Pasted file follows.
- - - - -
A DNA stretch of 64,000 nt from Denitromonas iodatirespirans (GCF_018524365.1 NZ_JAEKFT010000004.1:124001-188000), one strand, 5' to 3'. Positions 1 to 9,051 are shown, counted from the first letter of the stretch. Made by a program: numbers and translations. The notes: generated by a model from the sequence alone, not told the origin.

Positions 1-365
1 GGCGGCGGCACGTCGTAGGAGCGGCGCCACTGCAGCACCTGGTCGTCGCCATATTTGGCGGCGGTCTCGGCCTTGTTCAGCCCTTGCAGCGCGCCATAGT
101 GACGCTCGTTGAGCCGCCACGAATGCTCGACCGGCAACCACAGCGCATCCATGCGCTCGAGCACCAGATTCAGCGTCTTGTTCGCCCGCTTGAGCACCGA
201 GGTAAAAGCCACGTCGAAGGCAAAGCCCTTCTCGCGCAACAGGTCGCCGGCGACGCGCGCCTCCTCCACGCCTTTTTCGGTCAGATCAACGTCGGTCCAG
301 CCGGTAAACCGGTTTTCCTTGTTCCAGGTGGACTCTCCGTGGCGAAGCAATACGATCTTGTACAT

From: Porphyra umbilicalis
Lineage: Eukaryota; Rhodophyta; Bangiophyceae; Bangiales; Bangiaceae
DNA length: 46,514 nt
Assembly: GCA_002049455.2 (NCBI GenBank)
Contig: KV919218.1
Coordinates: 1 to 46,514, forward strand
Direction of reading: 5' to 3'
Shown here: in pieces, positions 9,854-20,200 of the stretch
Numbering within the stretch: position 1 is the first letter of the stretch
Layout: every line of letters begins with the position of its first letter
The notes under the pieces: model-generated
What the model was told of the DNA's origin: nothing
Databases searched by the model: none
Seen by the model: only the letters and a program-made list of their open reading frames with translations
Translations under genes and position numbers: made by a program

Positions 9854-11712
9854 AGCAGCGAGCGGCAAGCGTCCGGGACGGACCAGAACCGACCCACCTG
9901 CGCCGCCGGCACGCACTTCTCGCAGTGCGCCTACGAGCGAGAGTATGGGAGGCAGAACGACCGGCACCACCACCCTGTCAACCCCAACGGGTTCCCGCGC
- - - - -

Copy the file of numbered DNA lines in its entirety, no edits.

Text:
A DNA stretch of 64,000 nt from Denitromonas iodatirespirans (GCF_018524365.1 NZ_JAEKFT010000004.1:124001-188000), one strand, 5' to 3'. Positions 1 to 9,051 are shown, counted from the first letter of the stretch. Made by a program: numbers and translations. The notes: generated by a model from the sequence alone, not told the origin.

Positions 1-365
1 GGCGGCGGCACGTCGTAGGAGCGGCGCCACTGCAGCACCTGGTCGTCGCCATATTTGGCGGCGGTCTCGGCCTTGTTCAGCCCTTGCAGCGCGCCATAGT
101 GACGCTCGTTGAGCCGCCACGAATGCTCGACCGGCAACCACAGCGCATCCATGCGCTCGAGCACCAGATTCAGCGTCTTGTTCGCCCGCTTGAGCACCGA
201 GGTAAAAGCCACGTCGAAGGCAAAGCCCTTCTCGCGCAACAGGTCGCCGGCGACGCGCGCCTCCTCCACGCCTTTTTCGGTCAGATCAACGTCGGTCCAG
301 CCGGTAAACCGGTTTTCCTTGTTCCAGGTGGACTCTCCGTGGCGAAGCAATACGATCTTGTACAT

From: Porphyra umbilicalis
Lineage: Eukaryota; Rhodophyta; Bangiophyceae; Bangiales; Bangiaceae
DNA length: 46,514 nt
Assembly: GCA_002049455.2 (NCBI GenBank)
Contig: KV919218.1
Coordinates: 1 to 46,514, forward strand
Direction of reading: 5' to 3'
Shown here: in pieces, positions 9,854-20,200 of the stretch
Numbering within the stretch: position 1 is the first letter of the stretch
Layout: every line of letters begins with the position of its first letter
The notes under the pieces: model-generated
What the model was told of the DNA's origin: nothing
Databases searched by the model: none
Seen by the model: only the letters and a program-made list of their open reading frames with translations
Translations under genes and position numbers: made by a program

Positions 9854-11712
9854 AGCAGCGAGCGGCAAGCGTCCGGGACGGACCAGAACCGACCCACCTG
9901 CGCCGCCGGCACGCACTTCTCGCAGTGCGCCTACGAGCGAGAGTATGGGAGGCAGAACGACCGGCACCACCACCCTGTCAACCCCAACGGGTTCCCGCGC